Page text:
Monday, July 11, 2011

dreams are today's answers to tomorrow's questions.

At five years of age, Max has never asked me a question. Not one. Imagine that for a minute. If you have ever spent time with a young child, you have inevitably experienced the endless barrage of "Why? What's that? Are we there yet?" and "Where are you going?". I didn't know that was what regular kids do until we had Cameron (who more than makes up for Max's lack of questions).

I'm not sure why it is that Max doesn't ask questions. My guess is that his main focus is to communicate what he needs and wants, which he is able to do for the most part. Because this is still a work in progress, questions aren't really all that important. A sign of his development is that he is starting to look at me inquisitively when he knows something is different. His expression says "What's going on mommy?" or "Where is the girl that greets me every day?". In my eyes, this is huge progress. It shows a shift in how he thinks.
There is a little girl named Sophie in Max's daycare who was also in his junior kindergarten class. He immediately recognized her on his first day. I saw a look of relief on his face that said "Oh, thank goodness, someone I know". Every morning, Sophie, jumps up when Max comes in and greets him. She goes over to the reading centre and reads with him and gives him high fives. It is very sweet. I think this may be his first friend. This past Friday, when I dropped Max off, she wasn't there. He looked at me as if to say "What's going on? Where is Sophie?". It was awesome and heartbreaking at the same time. It is wonderful that he has formed an attachment with a peer, but it made me sad to see him bummed out that she wasn't there. I put words to his emotions so that he can start to apply language to how he is feeling by saying "Where's Sophie? I'm sad she's not here". I gave him a hug and said goodbye, feeling really proud of Max and how he is handling this transition into daycare. Also, my son's a player and he's only five.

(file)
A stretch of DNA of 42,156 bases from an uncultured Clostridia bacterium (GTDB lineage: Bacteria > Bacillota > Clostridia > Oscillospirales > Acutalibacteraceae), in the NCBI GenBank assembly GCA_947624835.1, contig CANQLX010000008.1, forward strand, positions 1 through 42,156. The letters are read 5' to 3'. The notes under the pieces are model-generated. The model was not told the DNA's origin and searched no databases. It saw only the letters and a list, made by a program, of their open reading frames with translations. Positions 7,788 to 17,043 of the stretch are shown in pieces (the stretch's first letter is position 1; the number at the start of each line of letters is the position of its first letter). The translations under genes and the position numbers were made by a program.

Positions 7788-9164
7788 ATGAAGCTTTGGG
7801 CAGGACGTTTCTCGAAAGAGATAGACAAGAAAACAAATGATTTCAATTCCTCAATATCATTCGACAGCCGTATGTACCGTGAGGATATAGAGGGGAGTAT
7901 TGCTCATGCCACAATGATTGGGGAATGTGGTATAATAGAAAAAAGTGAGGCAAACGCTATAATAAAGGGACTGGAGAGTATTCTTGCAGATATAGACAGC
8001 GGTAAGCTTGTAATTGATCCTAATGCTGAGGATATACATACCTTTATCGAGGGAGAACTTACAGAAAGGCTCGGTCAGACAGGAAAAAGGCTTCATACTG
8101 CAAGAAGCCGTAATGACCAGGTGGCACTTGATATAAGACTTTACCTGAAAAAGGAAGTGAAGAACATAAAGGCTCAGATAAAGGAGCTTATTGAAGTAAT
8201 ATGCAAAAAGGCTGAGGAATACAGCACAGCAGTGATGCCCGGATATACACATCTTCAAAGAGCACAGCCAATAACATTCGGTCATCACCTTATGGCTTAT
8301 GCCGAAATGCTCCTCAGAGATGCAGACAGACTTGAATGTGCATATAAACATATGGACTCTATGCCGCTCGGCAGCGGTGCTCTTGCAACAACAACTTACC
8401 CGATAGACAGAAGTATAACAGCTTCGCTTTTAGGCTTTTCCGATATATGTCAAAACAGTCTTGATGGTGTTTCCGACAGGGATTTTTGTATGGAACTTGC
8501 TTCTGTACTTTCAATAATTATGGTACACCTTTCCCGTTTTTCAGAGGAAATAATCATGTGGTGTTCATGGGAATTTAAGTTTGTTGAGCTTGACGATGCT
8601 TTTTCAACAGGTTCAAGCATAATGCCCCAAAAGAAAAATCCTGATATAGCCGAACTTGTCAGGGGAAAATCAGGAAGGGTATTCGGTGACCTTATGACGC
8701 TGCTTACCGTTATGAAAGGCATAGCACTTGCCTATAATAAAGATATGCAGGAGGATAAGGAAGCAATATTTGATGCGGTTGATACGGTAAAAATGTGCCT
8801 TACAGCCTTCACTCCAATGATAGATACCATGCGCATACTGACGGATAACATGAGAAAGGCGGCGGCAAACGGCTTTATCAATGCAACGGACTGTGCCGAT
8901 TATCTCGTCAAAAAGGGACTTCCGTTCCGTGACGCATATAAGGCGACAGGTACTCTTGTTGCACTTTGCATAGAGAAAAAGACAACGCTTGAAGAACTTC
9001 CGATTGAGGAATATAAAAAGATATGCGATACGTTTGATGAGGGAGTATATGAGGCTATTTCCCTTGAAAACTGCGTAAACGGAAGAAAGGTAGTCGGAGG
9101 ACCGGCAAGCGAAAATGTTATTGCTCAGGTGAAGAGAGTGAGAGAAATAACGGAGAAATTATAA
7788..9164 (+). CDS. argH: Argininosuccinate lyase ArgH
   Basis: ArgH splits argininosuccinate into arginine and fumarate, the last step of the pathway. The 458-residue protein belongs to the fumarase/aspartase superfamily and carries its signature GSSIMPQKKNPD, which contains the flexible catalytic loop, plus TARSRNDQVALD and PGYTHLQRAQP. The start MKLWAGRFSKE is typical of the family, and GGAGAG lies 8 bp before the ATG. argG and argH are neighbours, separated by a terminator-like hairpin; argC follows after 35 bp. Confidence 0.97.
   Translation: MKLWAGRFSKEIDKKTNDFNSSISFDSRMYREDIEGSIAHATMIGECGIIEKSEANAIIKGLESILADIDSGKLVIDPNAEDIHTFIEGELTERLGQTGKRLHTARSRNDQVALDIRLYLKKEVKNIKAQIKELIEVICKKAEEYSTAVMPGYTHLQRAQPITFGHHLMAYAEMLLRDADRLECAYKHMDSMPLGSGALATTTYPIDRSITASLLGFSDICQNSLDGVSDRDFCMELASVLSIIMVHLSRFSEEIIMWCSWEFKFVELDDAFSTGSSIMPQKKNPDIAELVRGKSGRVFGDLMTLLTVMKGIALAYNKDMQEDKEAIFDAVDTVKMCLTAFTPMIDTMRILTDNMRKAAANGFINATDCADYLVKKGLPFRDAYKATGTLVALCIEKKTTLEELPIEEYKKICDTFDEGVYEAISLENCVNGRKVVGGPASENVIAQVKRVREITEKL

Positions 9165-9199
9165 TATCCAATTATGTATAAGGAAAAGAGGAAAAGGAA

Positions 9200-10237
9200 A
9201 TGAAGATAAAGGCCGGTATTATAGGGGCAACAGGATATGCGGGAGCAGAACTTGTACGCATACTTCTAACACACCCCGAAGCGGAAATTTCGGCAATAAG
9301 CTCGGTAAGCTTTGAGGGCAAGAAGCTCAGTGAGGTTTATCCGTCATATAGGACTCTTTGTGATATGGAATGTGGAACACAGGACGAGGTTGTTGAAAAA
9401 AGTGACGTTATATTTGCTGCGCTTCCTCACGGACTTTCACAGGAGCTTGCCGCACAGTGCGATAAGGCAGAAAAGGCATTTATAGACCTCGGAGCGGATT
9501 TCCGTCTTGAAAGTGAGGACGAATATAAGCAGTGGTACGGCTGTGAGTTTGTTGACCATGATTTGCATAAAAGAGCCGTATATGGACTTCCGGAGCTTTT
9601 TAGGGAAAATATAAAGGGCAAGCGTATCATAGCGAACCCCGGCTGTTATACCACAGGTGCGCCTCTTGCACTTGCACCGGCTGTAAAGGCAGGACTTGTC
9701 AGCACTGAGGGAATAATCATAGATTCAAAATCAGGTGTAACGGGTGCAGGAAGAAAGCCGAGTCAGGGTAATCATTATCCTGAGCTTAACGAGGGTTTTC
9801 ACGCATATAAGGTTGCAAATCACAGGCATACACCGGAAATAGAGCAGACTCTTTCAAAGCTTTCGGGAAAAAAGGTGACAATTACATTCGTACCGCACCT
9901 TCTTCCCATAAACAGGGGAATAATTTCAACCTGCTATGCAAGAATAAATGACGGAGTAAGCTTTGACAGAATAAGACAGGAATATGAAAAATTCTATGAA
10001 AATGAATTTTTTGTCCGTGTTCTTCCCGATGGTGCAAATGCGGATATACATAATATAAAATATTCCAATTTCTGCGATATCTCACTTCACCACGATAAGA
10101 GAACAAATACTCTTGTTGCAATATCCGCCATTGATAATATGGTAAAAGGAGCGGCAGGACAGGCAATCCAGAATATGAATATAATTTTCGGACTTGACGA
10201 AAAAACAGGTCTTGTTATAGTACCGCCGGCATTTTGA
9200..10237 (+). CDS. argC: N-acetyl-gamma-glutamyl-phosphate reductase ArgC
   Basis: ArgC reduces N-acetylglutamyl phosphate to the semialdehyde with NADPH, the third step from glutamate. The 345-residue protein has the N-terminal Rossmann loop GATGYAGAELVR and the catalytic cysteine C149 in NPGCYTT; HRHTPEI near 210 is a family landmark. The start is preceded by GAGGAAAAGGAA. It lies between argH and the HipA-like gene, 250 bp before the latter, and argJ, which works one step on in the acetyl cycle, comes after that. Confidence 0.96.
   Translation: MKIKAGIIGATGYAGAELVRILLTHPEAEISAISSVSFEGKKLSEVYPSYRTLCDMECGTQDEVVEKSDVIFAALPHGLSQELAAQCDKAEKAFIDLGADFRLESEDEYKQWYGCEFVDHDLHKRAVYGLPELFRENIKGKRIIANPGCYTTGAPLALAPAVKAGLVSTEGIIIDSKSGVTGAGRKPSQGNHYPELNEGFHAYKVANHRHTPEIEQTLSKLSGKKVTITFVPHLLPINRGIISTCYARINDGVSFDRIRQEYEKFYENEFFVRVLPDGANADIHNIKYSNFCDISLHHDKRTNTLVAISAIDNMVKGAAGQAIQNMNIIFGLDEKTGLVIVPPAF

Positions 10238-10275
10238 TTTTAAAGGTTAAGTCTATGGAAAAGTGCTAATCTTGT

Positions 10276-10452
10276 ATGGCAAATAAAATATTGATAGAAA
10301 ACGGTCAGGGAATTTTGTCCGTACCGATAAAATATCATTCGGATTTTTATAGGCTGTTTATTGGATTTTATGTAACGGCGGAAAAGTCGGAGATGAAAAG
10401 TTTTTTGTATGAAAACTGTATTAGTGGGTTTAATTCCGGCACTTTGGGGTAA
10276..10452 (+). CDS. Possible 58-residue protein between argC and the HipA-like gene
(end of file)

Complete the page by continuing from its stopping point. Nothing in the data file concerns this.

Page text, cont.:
1. of course he's a player. look at him.

  2. This hits home to me on so many levels. My son has an unknown developmental delay that we're awaiting assessment on, and he has never asked me any questions other than the occasional "Wha's dat?". Never a "why" or a "who" or a "how". He'll be 4 in August.

    It's heartbreaking to hear other kids talk with their parents or friends of mine laugh and joke about the things their children said to them that day....something I can't really explain to parents of so-called neuro-typical kiddies.

    Sometimes I feel very isolated from other parents as a result....thank goodness for your blog. Although we don't think that Noah is quite on the ASD spectrum, he does have some communication, sensory, and many issues that make him so different from the other children.

    All we can do for our child is dream....

    Thanks again for expressing into words what so many of us are feeling.

    Julie from Burlington

  3. How wonderful that you can see his new shoots of growth, even before they break through the soil.

  4. Sounds like wonderful growth for him!

    Cordy is very vocal, and while she does ask a lot of questions, they're mainly aimed at meeting her needs. She avoids the unknown and doesn't ask questions because I think she's too anxious to not already know the answer. (This is the same kid who taught herself to read before letting anyone know she could read - she's too afraid to fail.)

    It's interesting to see how autism affects each child differently, and how each child comes up with creative solutions to overcome their challenges. Sounds like Max is on his way to becoming a master at saying a lot with just a look. Which is an impressive talent to have.

  5. Anonymous9:55 p.m. are a BRILLIANT mother. Not just really good. Brilliant.
    A. xo